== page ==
A Spark of Light

#1 NEW YORK TIMES BESTSELLER • The author of Small Great Things returns with a powerful and provocative new novel about ordinary lives that intersect during a heart-stopping crisis.

“Picoult at her fearless best . . . Timely, balanced and certain to inspire debate.”—The Washington Post

The warm fall day starts like any other at the Center—a women’s reproductive health services clinic—its staff offering care to anyone who passes through its doors. Then, in late morning, a desperate and distraught gunman bursts in and opens fire, taking all inside hostage.

After rushing to the scene, Hugh McElroy, a police hostage negotiator, sets up a perimeter and begins making a plan to communicate with the gunman. As his phone vibrates with incoming text messages he glances at it and, to his horror, finds out that his fifteen-year-old daughter, Wren, is inside the clinic.

But Wren is not alone. She will share the next and tensest few hours of her young life with a cast of unforgettable characters: A nurse who calms her own panic in order to save the life of a wounded woman. A doctor who does his work not in spite of his faith but because of it, and who will find that faith tested as never before. A pro-life protester, disguised as a patient, who now stands in the crosshairs of the same rage she herself has felt. A young woman who has come to terminate her pregnancy. And the disturbed individual himself, vowing to be heard.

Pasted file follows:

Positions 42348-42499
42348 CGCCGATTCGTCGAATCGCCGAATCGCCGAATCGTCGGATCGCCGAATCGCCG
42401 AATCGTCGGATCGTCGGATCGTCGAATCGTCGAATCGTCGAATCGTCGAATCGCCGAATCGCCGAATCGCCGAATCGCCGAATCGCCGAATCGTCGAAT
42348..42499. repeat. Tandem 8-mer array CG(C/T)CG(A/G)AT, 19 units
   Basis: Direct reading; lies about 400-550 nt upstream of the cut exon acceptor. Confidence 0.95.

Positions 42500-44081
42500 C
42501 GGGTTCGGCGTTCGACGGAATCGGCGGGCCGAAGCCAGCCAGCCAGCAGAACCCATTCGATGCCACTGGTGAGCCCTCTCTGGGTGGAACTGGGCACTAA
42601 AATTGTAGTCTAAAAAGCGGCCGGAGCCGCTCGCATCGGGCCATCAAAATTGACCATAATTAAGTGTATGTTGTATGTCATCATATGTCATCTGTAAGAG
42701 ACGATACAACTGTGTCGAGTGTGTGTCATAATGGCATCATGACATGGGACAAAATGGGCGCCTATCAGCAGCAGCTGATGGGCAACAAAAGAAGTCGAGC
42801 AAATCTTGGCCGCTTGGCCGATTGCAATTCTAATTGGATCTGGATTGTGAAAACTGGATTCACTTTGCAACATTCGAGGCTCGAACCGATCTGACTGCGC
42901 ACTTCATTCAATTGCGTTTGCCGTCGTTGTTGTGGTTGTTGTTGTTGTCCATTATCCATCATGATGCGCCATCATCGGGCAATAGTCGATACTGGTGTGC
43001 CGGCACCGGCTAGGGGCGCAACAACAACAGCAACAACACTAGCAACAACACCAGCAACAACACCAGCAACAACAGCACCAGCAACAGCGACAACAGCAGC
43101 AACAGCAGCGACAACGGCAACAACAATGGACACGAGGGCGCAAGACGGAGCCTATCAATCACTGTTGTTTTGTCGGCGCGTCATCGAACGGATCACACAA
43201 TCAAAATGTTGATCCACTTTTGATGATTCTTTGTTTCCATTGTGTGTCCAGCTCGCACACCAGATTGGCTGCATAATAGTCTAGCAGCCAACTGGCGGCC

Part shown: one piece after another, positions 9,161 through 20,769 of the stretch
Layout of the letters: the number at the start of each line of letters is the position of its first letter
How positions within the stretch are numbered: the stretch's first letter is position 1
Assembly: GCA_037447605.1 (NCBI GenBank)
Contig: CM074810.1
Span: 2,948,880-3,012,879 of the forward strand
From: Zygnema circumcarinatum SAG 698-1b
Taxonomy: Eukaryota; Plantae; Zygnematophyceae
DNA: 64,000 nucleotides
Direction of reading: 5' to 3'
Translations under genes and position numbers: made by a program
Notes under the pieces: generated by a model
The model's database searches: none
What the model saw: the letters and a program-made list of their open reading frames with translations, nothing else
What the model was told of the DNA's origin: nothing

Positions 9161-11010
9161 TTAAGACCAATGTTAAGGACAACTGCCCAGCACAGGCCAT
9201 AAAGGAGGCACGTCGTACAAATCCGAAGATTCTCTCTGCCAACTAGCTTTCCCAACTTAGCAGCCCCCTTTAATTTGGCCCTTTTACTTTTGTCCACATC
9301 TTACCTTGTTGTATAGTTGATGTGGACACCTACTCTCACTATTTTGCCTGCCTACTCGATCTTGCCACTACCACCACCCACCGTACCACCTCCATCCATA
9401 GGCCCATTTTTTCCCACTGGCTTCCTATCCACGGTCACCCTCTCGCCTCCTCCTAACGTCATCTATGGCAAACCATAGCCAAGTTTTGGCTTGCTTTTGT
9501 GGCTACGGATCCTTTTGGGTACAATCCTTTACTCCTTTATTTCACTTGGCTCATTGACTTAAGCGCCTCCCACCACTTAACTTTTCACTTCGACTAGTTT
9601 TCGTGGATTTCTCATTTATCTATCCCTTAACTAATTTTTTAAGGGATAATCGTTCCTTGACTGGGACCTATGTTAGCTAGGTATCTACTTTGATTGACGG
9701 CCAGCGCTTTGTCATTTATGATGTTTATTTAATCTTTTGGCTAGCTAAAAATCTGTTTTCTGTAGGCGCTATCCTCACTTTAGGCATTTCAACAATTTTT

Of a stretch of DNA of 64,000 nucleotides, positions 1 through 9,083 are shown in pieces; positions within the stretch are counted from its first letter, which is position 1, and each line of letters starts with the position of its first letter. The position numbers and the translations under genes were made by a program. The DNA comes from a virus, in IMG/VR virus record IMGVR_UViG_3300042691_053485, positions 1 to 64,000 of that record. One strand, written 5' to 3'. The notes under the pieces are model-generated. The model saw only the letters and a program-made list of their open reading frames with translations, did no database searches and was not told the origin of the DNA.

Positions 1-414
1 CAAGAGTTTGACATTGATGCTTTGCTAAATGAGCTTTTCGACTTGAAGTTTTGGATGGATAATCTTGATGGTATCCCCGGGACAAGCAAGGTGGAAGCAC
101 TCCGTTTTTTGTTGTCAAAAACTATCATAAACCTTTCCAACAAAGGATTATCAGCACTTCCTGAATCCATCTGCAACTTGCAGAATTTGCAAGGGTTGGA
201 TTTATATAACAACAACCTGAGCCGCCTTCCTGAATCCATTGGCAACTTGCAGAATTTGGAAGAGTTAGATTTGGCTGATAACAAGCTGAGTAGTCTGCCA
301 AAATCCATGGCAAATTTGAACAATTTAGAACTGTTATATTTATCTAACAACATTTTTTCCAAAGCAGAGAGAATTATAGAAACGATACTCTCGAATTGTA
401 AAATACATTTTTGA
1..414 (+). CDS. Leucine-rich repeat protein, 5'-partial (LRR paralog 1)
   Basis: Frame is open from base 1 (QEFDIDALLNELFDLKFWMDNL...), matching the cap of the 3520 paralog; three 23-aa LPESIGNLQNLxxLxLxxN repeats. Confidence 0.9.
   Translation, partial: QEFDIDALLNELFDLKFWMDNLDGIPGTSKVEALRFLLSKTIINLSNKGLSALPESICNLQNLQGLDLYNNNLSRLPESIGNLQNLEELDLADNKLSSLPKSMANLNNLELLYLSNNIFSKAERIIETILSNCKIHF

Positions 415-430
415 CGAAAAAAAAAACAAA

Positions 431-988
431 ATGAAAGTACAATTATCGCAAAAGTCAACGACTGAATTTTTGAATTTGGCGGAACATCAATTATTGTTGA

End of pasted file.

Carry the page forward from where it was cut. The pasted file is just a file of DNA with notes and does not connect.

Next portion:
Told in a daring and enthralling narrative structure that counts backward through the hours of the standoff, this is a story that traces its way back to what brought each of these very different individuals to the same place on this fateful day.

One of the most fearless writers of our time, Jodi Picoult tackles a complicated issue in this gripping and nuanced novel. How do we balance the rights of pregnant women with the rights of the unborn they carry? What does it mean to be a good parent? A Spark of Light will inspire debate, conversation . . . and, hopefully, understanding.

Praise for A Spark of Light

“This is Jodi Picoult at her best: tackling an emotional hot-button issue and putting a human face on it.”People
 
“Told backward and hour by hour, Jodi Picoult’s compelling narrative deftly explores controversial social issues.”Us Weekly


A Spark of Light - Jodi Picoult Summary

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A Spark of Light - Jodi Picoult Book Reviews (760)

JamesonKersey

Amazing5 star

This book is informative but also a heart wrenching story that keeps you engaged. If you’re pro life read this book. 55

coolcrocidile

Sad and hard to read2 star

I love Jodi Picoult and have always admired her ability to show all sides of controversial issues. But I was disappointed in how, in Spark of Light, pro life characters seem like whack jobs and extremist. I am a Christian from Mississippi and pro life. I believe that life begins at conception. However, I am not naive enough to believe that there aren't lots of God fearing Bible toting ladies of the south secretly getting abortions. I just think the book stigmatizes Southern Christian folks who, by in large, are just like any other people around the world. We are not all extremist nut cases like this book portrays. Shame on you Jodi for stereotyping. 25